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‘It’s happening to real people’: Naples man who has coronavirus details experience


Ryan Mills  |  Naples Daily News

Charlie McDonald doesn’t want people to “freak out” about contracting the coronavirus.

He would know. He has it.

“I think the big thing is that there shouldn’t be a stigma attached to having it,” said McDonald, 59, who runs a Naples-based photography business. “It’s happening to real people. It is serious. It is deadly. But there is no need to freak out.”

There have been at least 38 other people in Collier County who have tested positive for COVID-19 through Monday and 30 positive cases in Lee County, according to the Florida Department of Health. Two Lee County residents have died; no Collier resident is known to have died of the virus. 

Tracking COVID-19 in Collier County:Confirmed cases of the coronavirus now up to 39

Tracking COVID-19 in Lee County:Positive cases of coronavirus continue to rise, now at 30


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McDonald got a call Monday morning from Dr. Julia Harris of the Millennium Physician Group confirming he’d tested positive for COVID-19, news he’d been expecting for over a week.

One of McDonald’s employees, whom he’d been in close contact with, had been diagnosed about a week earlier.

“I was pretty calm about it. I’m a pretty relaxed guy,” McDonald said about learning he’d likely contracted the virus. “I knew that statistically about 80% of people don’t have major symptoms, and because I eat very healthy and work out, I have a healthy lifestyle, my assumption was at the time it may not affect me too much. But of course, I didn’t know.”

McDonald suspects he was infected on Wednesday, March 11, by a colleague who was exhibiting symptoms when they worked together in the studio.

“She was coughing in my presence. We were sharing the mouse, going back and forth,” McDonald said.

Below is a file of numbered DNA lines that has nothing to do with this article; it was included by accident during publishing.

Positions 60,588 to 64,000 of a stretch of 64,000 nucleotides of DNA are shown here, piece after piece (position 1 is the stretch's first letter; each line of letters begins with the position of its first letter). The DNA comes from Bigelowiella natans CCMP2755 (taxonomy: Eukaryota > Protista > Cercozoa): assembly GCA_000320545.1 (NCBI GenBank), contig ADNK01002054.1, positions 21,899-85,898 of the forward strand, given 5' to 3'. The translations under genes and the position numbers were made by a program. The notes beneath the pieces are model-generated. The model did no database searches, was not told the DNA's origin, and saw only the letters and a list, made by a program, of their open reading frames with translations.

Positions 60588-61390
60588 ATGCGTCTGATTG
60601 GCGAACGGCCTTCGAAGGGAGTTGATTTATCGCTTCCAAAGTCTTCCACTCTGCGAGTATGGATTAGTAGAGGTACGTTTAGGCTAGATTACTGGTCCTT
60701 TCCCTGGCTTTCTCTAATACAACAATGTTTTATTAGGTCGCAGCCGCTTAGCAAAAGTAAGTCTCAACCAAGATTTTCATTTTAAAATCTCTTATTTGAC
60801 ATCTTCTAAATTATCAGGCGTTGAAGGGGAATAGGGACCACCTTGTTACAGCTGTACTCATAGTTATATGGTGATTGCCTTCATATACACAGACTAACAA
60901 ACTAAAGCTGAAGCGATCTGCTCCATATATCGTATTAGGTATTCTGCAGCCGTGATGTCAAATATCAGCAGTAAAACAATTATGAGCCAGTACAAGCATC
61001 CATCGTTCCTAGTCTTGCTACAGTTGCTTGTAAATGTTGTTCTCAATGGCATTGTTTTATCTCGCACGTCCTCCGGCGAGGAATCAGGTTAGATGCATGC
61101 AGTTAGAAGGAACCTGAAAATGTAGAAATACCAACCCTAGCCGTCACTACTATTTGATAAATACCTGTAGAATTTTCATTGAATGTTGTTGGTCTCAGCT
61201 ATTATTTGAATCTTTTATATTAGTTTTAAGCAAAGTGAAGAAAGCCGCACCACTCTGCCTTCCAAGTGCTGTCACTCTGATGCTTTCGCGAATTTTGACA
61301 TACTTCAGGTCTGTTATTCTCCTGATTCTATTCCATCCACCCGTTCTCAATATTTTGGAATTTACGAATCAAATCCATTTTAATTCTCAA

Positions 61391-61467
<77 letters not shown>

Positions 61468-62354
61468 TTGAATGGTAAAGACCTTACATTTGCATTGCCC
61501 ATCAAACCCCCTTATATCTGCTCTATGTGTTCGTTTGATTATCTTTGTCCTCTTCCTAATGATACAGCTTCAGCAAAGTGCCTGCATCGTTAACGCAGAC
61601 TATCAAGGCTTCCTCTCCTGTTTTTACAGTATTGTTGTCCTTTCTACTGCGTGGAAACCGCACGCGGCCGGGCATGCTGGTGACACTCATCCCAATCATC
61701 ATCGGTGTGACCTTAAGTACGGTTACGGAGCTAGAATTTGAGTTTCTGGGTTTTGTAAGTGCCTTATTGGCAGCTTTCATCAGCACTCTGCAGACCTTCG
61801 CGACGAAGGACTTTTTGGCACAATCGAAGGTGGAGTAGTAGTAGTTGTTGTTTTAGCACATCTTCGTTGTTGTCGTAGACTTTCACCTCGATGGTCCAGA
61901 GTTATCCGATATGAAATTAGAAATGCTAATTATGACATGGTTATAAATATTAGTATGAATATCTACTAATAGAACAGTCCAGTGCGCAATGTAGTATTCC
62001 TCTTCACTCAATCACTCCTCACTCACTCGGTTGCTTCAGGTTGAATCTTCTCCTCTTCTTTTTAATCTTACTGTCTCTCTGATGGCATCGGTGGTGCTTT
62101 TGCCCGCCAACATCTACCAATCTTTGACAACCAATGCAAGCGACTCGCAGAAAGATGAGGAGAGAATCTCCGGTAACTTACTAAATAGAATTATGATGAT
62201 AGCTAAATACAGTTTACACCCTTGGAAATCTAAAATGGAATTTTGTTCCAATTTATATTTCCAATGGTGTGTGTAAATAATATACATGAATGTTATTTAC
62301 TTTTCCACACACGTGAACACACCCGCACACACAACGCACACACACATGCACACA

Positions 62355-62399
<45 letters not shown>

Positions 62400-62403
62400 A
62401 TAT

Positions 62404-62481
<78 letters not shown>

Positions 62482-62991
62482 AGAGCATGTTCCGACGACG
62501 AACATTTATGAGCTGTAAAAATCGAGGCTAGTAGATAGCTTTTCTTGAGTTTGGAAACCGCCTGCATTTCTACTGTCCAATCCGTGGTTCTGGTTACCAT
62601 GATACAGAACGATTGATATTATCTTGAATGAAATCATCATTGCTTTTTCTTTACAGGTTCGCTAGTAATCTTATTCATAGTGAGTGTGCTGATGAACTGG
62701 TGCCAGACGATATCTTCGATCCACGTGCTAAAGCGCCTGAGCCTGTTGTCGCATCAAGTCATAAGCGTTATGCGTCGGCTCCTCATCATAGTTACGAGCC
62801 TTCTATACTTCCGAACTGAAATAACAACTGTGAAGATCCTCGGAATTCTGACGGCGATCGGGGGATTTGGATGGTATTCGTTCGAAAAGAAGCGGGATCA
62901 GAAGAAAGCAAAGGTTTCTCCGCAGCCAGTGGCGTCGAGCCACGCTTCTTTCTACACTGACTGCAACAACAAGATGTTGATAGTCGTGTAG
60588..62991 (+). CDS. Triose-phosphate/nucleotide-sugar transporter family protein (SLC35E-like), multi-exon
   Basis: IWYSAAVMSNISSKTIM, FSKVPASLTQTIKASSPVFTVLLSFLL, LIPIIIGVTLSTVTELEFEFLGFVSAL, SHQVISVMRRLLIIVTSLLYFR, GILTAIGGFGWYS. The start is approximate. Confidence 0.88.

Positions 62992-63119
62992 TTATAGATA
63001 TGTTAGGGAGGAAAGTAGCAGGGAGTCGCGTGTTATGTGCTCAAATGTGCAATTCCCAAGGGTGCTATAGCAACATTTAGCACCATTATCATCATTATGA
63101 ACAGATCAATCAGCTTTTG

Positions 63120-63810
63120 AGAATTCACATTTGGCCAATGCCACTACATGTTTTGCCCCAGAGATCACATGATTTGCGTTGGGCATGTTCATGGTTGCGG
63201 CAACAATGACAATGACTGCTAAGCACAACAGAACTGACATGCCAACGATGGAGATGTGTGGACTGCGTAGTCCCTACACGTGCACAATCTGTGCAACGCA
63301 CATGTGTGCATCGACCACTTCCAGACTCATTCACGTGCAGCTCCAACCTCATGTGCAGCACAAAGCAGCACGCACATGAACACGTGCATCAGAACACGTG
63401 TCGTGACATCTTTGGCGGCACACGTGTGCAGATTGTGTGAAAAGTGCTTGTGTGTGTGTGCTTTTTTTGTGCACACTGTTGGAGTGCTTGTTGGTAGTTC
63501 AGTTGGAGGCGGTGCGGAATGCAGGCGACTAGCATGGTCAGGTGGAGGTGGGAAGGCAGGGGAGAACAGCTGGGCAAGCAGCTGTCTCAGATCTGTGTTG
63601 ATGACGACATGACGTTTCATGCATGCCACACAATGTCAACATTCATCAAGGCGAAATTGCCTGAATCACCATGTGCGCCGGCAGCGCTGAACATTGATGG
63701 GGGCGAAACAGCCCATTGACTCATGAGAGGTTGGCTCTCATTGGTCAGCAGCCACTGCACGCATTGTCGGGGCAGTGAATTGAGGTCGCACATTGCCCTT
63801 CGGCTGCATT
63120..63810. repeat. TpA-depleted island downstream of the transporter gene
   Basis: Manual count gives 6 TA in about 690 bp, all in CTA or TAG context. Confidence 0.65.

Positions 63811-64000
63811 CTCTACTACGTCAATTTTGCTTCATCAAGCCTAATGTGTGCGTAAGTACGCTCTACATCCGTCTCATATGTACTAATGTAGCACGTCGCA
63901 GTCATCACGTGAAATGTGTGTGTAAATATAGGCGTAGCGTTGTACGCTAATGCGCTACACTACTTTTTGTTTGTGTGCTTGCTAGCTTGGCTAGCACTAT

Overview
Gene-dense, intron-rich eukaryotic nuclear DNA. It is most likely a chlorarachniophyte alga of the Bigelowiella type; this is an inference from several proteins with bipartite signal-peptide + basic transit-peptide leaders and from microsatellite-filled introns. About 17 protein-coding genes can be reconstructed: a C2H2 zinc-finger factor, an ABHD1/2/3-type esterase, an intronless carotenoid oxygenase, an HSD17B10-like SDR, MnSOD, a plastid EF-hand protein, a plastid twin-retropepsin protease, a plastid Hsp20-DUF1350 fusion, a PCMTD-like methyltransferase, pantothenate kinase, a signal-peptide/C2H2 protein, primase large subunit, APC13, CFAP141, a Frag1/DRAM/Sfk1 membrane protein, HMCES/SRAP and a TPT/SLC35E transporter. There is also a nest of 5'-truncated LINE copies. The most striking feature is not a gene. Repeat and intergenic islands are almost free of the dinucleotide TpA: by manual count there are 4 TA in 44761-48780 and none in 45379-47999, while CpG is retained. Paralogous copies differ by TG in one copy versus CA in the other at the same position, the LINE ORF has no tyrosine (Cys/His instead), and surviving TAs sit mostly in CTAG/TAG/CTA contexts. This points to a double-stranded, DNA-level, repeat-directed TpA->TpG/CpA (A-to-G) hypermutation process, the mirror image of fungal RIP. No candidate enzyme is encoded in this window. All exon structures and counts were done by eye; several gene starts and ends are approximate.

His colleague self-quarantined the next day. She got a flu test, which came back negative, and was tested for coronavirus. McDonald said he started showing some symptoms on Saturday, March 14, and he self-quarantined.

Coronavirus in Florida updates:Cases continue burst as death totals rise to 18

That Sunday, March 15, the colleague’s test came back positive for coronavirus.

McDonald notified his doctor and went in for a test of his own the next day.

“I can tell you the test is not pleasant,” McDonald said. “It’s a swab that goes up as far as possible up your nostrils. I felt like they were tickling my brain.”

More on COVID-19:Lee County man who died of COVID-19 was a 'homebody' who hadn't traveled

McDonald said he notified his clients when he first suspected he’d been exposed to the virus. He said he had assignments at the Naples Zoo, the Conservancy of Southwest Florida and the Humane Society Naples in the days before he suspects he was exposed. He shot an assignment at Artis—Naples on Thursday, March 12, the day after he believes he was exposed.

He said the clients were supportive.

“I know three people I worked with at the zoo, they had to go into quarantine for an abundance of safety,” he said. “Some people automatically went into self-quarantine just as a way of being extra cautious.”

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McDonald said he hasn’t suffered too much from the virus. He had a dry cough and a low-grade fever, but he said he’s had a lot of energy. He said his colleague got it worse and was bedridden for a while.

McDonald will be quarantined until at least March 30, he said.

“I am so lucky,” McDonald said. “I am one of the 80% that doesn’t have major symptoms.”

In some ways, he said, having coronavirus has been a blessing in disguise. It’s forced him to take a break from the hustle and bustle of his daily life.

“It’s been great. My blood pressure has dropped significantly,” McDonald said. “I’m using this time to declutter my house. I’ve tried to organize my two garages for five years. I’ve finally had time to do that. Time to pick up a novel and actually read. Sit on my lanai and watch the ducks in the lake in the backyard.

“It’s forced me to decompress and disconnect.”